The Payment Company as a Platform

There are many good reasons for companies to provide products and services around a platform. Some of the benefits of doing so is to build a strong ecosystem and to embed the products and services in the value propositions that the right customers want to obtain to solve specific problems. There are some insights on how to enable the right strategies for the digital payment platforms for the payment companies to achieve their business strategies.


The blog post will analyze and setup the requirements for how a payments companies can approach the digital payment platform in their strategizing processes.

Elements of a Platform

The future of payments involves the digitalization of currency and provides the means for exchanging currency between a payer and a payee. The digitalization of currency involves a technology stack that involves the possibilities to ensure the transport of data between stakeholders, technical endpoints and the ability to uphold a ledger of the transaction. Kazan & Damsgaard (2013) presented a framework for digital platforms and they did apply it in their analysis of payments companies. The first part of their article identified components of the digital platform, and they applied a model by Hagiu & Wright (2011) for what Kazan & Damsgaard (2013, p. 5) identifies as a multi-sided platform (abbreviated MSP). The elements of the digital payment platform are:

  • Platform design.
  • Technology design.
  • Business design.

Kazan & Damsgaard (2013) identifies in addition to the three above components that an MSP has to facilitate direct interaction in order to be truly multi-sided (Kazan & Damsgaard, 2013, p. 5).

Regarding the platform design Kazan & Damsgaard identifies “Describes open and closed systems, and how complementary products are distributed” (Kazan & Damsgaard, 2013, p. 5). Furthermore, the technology design is defined as “The applied technology based on evolutionary or revolutionary hardware strategies” and lastly is business design identified as “Market-entry strategies through bundling products and leveraging an installed user base (envelopment attack). Alternatively, through Schumpeterian innovation, which is more radical, but rare to achieve.” (Kazan & Damsgaard, 2013, p. 5).

Design strategies

Kazan & Damsgaard (2013) identified four different design strategies for the digital payment platform:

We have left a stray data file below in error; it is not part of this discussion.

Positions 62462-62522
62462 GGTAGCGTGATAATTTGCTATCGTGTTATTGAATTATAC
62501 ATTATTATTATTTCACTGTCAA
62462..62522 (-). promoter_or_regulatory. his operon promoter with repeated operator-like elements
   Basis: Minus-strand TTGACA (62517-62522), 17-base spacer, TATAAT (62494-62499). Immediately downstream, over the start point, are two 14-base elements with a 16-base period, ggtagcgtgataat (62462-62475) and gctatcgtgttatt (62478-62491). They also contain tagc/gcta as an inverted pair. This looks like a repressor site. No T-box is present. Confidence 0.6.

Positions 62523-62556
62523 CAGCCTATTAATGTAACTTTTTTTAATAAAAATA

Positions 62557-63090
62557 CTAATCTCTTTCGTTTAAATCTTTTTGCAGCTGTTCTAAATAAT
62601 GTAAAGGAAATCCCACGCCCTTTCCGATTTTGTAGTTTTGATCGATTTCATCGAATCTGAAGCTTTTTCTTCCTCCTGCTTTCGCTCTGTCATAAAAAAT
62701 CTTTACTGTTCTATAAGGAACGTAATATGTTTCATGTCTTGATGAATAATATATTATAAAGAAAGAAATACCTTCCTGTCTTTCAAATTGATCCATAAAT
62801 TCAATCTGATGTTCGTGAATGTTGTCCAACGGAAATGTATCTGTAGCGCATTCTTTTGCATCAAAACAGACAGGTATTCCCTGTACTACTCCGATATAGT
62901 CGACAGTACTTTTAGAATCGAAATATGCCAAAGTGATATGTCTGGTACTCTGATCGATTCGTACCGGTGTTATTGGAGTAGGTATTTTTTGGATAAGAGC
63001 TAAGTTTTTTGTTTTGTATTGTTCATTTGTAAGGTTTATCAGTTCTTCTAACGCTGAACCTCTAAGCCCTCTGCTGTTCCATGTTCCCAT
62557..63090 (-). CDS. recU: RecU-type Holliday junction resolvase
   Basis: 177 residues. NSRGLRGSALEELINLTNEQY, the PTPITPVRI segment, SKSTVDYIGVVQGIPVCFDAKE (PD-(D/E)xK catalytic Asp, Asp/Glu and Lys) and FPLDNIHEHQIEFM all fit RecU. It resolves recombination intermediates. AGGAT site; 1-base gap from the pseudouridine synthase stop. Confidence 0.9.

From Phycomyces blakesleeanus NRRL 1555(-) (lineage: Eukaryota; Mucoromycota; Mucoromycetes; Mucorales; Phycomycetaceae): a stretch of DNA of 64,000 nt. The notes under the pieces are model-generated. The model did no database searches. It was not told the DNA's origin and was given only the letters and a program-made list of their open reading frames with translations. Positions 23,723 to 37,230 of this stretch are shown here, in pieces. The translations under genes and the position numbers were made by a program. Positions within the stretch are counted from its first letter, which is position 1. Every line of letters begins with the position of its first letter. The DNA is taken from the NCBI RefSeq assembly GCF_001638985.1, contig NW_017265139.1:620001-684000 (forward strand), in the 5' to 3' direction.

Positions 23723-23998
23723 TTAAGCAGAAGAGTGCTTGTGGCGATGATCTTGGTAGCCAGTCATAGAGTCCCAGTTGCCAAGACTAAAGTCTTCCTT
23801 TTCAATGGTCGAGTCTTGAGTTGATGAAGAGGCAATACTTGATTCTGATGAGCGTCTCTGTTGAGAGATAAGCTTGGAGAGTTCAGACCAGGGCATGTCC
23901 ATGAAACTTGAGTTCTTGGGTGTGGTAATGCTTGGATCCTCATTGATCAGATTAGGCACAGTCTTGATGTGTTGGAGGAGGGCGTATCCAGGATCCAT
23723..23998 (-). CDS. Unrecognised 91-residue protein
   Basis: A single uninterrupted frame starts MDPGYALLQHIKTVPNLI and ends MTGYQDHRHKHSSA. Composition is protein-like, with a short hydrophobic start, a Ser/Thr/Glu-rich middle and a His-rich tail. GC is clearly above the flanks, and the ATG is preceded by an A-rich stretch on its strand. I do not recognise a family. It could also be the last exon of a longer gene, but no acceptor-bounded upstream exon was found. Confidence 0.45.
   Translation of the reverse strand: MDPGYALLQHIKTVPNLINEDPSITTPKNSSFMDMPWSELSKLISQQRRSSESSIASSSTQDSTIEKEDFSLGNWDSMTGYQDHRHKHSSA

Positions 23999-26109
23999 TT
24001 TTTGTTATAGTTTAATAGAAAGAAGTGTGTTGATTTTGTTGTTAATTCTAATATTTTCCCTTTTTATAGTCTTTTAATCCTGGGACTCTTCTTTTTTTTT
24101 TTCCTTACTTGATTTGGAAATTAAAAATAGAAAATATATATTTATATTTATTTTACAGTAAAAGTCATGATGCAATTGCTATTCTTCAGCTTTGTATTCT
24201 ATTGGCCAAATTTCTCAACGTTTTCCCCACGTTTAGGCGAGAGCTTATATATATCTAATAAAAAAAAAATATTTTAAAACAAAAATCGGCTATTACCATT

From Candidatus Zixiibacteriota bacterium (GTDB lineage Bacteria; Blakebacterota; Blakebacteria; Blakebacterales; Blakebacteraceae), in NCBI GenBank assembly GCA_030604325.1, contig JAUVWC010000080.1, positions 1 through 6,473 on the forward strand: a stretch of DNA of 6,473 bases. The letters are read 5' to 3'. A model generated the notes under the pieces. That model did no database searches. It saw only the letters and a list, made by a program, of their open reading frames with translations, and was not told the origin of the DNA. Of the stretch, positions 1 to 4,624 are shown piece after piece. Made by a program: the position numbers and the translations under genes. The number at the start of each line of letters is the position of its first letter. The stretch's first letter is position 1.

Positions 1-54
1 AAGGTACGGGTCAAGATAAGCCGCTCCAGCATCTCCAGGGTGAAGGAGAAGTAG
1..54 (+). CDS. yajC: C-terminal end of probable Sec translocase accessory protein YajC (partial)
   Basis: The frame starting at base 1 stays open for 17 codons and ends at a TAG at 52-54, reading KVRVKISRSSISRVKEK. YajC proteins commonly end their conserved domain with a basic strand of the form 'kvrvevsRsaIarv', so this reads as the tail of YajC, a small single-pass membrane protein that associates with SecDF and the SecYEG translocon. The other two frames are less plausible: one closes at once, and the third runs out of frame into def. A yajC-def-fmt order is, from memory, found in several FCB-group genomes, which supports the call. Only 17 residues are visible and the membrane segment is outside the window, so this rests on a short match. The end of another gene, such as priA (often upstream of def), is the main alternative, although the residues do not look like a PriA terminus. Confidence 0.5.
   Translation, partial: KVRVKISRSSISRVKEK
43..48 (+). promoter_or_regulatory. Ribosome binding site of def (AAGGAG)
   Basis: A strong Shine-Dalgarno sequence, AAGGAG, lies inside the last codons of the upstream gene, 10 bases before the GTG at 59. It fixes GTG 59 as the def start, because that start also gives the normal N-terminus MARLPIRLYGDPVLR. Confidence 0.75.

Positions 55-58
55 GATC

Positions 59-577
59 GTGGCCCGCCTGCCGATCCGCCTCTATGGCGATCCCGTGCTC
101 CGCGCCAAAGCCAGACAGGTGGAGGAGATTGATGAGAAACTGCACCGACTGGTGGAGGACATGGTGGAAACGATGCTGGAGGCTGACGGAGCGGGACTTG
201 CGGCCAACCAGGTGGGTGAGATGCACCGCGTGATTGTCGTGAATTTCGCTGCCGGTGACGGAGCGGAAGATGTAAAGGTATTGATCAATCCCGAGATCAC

• The open and free approach.
  • The closed and moderated approach.
  • The open and moderated approach.
  • The closed and free approach.

The four approaches for strategies for the digital payment platform have their characteristics for how the payment company can involve the ecosystem to use the platform.

The open and free approach is according to Kazan & Damsgaard (2013, p. 6) charactized as “allows third parties to alter and adapt the system for their needs”.

The closed and moderated approach is in direct contrast to the open and free approach as Kazan & Damsgaard identifies “The closed and moderated approach is the opposite of the latter, representing a closed system with centrally organized” (Kazan & Damsgaard, 2013, p. 6).

Kazan & Damsgaard (2013, p. 6) identified a third approach they name the open and moderated approach, which the characterize as “The open and moderated strategy is fusion of the aforementioned platform schemes, where third parties get involved in the system development process; however the distribution of software is also centralized.”

The last approach, the closed and free approach, is characterized by Kazan & Damsgaard (2013, p. 6) as “is applied by platform providers, which are allowing developers to build application on top of their system, without seeking any authorization. However, access to, or modifications of, the core system are not permitted”.

Strategies for Advancing a Competitive Advantage by the Platform

There are many different approaches for advancing the competitive advantage by applying the needed infrastructure for a platform. This blogpost deals with four approaches:

  • Outpacement strategy.
  • Superior product strategy.
  • The innovation strategy.
  • The foundation strategy.

The outpacement strategy is all about applying the strategy for an open and free platform. Other businesses will be able to develop products that embeds the product and as such makes the platform more valuable as a business asset for the platform owner and for the service consumer. In Porter’s generic strategy model (Porter, 1985) it can be both within the cost-leadership and the differentiation strategy. In order to achieve this form of strategic pattern the payment company will have to open up for APIs the market actors are looking for and make the APIs generally available. Scope of communication with market has to be broad and the sales and marketing scope has to focus on communication with many different communities for spreading adoption. Pricing for access to the APIs would have to be reflected.

Superior product strategy is within the closed and moderated approach. In order for the company to survive it has to produce products of a higher perceived value. In Porter’s framework (Porter, 1985) it would be named the differentiation focus strategy. The payment companies trying to establish this particular strategy pattern has to ensure communication and sales for a specific community. As such knowhow of the customers and their needs are key for this strategy to prevail, and the company would have to engage a sales and marketing team that are able to ensure sales for with high-touch-point with the customers.